615 253. Scope 2 emissions relate to greenhouse gas emissions from the generation of purchased electricity consumed by the company.339 29.695 China Steel Dowa Holdings Co.235 1.631 350. 2011 CDP Disclosures .606. Given that Scope 3 activities were an optional reporting category.885 508.359.000 782.000 Japan 891. we have chosen to exclude them from this paper.000 Alumina Ltd Australia Note: As shown in Table 2. Iluka Resources Ltd Independence Group NL Mitsubishi Materials Newcrest Mining Ltd Oxiana Ltd Sesa Goa Sterlite Industries Sumitomo Metal Mining Taiwan Japan Australia 23.257. methane (CH4). however the provided no emissions data to the CDP 4 The GHG Protocol Corporate Standard covers the accounting and reporting of the six greenhouse gases covered by the Kyoto Protocol – carbon dioxide (CO2).565 Total Scope 2 Global Activity.000 1.054.600 675.340 652. Three “scopes” are defined for greenhouse gas accounting and reporting purposes.873 CDP72009 3. Scope 3 emissions are a consequence of the activities of the company but occur from sources not owned or controlled by the company. for example from combustion in owned or controlled boilers or furnaces (World Business Council for Sustainable Development/World Resources Institute 2004).000 1.548.137. and provide a means for recognising differences between climate policies and business goals.Greenhouse Gas Emissions The disclosures required in the CDP information requests needed to be separated in to greenhouse gas emissions4 and then further into Scope 1 and Scope 2 activities and global and Annex B countries.000 431. CO2e emitted CDP52007 3.600 1. Ltd.306 194.000 8.521 CDP62008 3.611 713. Scope 3 is an optional reporting category that allows other indirect emissions to be reported.000 8.765..731.237.AAFBJ | Volume 5.207.000 158. perfluorocarbons (PFCs). Hindustan Zinc (India) indicated that they measured GHG emissions using the carbon emission factors published by UNFCCC and Central Electricity Authority.283 12.233 50. 4.738.096 380.001 CDP62008 3.426. for example employee business travel or outsourced business activities (World Business Council for Sustainable Development/World Resources Institute 2004).171 148. CO2e emitted CDP52007 3.279.476 145. The concept of “scope” is used to delineate between direct and indirect emissions sources. 12 . Table 3 Scope 1 and 2 emissions data reported across CDP information requests.258 378. to improve transparency. by company Company name Country Total Scope 1 Global Activity. no.248.262 452. hydrofluorocarbons (HFCs).799 594.805 CDP72009 3. and sulphur hexafluoride (SF6).000 943.775 Australia Japan Australia Australia India India 14. nitrous oxide (N2O). Scope 1 emissions relate to direct greenhouse gas emissions that occur from sources that are owned or controlled by the company.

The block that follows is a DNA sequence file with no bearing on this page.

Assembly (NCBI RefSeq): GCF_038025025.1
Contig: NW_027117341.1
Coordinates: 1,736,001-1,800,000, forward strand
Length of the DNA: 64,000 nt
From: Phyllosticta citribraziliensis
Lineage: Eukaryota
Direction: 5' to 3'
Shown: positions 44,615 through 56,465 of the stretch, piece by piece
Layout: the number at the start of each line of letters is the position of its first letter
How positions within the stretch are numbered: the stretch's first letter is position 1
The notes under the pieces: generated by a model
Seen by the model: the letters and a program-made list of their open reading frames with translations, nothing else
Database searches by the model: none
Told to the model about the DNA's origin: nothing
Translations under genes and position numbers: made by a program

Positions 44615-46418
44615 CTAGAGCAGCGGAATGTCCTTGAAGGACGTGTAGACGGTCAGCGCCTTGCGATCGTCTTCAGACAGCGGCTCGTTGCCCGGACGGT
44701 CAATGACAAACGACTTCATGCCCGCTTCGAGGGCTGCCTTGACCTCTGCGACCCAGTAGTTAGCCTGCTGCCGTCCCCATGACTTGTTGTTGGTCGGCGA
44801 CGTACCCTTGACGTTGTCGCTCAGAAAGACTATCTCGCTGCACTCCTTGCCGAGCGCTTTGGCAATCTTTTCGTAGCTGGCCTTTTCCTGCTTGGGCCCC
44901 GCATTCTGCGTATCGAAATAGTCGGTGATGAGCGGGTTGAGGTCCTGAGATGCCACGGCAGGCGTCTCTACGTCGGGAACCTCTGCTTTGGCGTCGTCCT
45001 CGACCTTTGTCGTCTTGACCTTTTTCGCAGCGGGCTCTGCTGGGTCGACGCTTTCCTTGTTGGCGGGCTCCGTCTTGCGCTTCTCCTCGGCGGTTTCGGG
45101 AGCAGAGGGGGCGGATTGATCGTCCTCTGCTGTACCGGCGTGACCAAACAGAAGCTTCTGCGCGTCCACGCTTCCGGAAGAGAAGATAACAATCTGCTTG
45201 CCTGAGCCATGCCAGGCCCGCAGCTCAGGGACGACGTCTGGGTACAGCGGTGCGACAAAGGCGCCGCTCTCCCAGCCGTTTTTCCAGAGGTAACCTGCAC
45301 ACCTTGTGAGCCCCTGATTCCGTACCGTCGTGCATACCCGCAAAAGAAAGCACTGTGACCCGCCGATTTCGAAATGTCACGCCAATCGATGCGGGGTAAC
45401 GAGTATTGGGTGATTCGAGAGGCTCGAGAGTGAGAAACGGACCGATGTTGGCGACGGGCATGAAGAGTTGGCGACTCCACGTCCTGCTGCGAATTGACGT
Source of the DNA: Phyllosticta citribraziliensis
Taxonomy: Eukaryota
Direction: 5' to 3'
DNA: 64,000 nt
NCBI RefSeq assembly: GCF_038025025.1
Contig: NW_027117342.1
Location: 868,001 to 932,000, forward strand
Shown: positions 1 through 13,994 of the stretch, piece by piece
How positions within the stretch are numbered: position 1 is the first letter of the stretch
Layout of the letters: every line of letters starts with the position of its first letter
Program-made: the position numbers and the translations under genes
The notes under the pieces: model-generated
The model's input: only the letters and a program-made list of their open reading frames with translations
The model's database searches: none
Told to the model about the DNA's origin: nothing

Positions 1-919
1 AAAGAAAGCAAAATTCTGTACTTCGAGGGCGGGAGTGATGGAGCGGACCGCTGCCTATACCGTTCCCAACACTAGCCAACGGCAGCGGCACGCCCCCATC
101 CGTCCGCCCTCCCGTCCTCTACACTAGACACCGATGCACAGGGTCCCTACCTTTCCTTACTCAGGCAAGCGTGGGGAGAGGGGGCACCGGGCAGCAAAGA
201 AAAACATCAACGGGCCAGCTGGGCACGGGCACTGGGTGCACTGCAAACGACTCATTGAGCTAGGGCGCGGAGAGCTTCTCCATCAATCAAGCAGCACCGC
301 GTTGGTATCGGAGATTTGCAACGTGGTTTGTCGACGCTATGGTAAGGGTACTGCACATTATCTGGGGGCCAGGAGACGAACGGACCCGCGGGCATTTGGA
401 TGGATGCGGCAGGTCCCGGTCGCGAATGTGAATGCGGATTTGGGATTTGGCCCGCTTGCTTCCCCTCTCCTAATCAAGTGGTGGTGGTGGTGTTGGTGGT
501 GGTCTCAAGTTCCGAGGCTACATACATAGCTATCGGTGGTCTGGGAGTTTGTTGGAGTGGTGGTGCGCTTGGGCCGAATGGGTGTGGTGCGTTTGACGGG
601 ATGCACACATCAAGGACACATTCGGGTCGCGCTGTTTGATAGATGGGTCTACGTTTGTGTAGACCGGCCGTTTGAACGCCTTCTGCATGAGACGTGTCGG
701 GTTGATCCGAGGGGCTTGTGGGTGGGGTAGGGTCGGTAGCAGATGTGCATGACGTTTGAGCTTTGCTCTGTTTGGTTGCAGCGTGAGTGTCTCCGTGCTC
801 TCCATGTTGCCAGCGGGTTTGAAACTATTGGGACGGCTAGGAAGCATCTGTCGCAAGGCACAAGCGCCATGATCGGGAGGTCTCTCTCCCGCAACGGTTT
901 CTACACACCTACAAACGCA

p. 2008).736) the framing of the information produced is far less rigorous than comparable financial disclosures. NGOs or policy makers (Kolk et al. This data is supposed to assist institutional investors when making decisions about resource allocation by including firms’ greenhouse gas position alongside other financial information that is already in the public domain. and of reliability checks. The fact that this data is produced without an emphasis on comparability means that it is not possible to assess the performance of one company in relation to another. drawing from its legitimacy and regulatory mandate” (Kolk et al. Even experienced analysts of climate change and emissions data find it very hard to make sense of firm reporting as part of CDP (Kolk (Kolk et al. We found that. it needs to be assessed against the qualitative characteristics that we have agreed should underpin information for those types of decisions (Prado-Lorenzo. those companies that did respond used a combination of methods for their disclosures. 2008 to 2012. Table 3 presents the total global emissions for scope 1 and scope 2 activities for each of the companies that responded to this section. The data is expressed in terms of metric tonnes of carbon emitted. 2008. this information is very new to most people making investment decisions. let alone firms’ actual achievements. Kiernan 2008. Kolk et al. However. 2008. Annex B Countries are defined in the Kyoto Protocol as developed countries that agreed to targets for greenhouse gas emissions in the first commitment period. p.741) state: As to the contents of firms’ responses to the CDP… it should be noted that the comprehensibility of carbon disclosures is still questionable. The frequent lack of disclosure of types and meaning of emissions data. This presented obvious difficulties regarding the comparability of the information. 2008). to the lay person and even the institutional investors to whom the information is aimed. Although the CDP has been successful in promoting significant response rates the actual information that is being produced has not been particularly useful to investors. Gallego-Alvarez. a denomination that. emissions are separated according to global emissions and emissions for Annex B Countries. Kolk et al (2008. which has long been used to make economic decisions. in contrast to financial information. p. p. the fact that the CDP questionnaire has changed from year to year means that it is difficult to identify emerging trends within the same company over time (Hesse 2006. would be poorly understood.Andrew & Cortese: Carbon Disclosures According to a matrix given as an example in the CDP questionnaires. it is very difficult to determine the validity of CDP data. For it to be useful at least for resource allocation decisions. Conclusion This exploratory research has examined the CDP disclosures of metals and mining companies operating in the Australasian region with a view to determining the comparability of the information provided. Across the three data collections there is an enormous amount of emissions data so for the purposes of this paper. and it is very new to broader user groups who may be interested in this type of information generally. As it stands. even integral to financial reporting. Garcia-Sanchez 2009). although the CDP has tried to improve standardisation of responses by directing companies to the GHG Protocol for measuring and reporting emissions. means that it is very difficult to get insight into reported emissions.741) Although carbon reporting has been “portrayed as parallel.2) in environmental and social reporting and this is certainly true in the case of CDP disclosures. 13 . which was compounded by the large number of companies that either did not respond at all to the CDP or chose not to provide emissions data. Comparability has been cited as the “key missing ingredient” (Ranganathan 1998.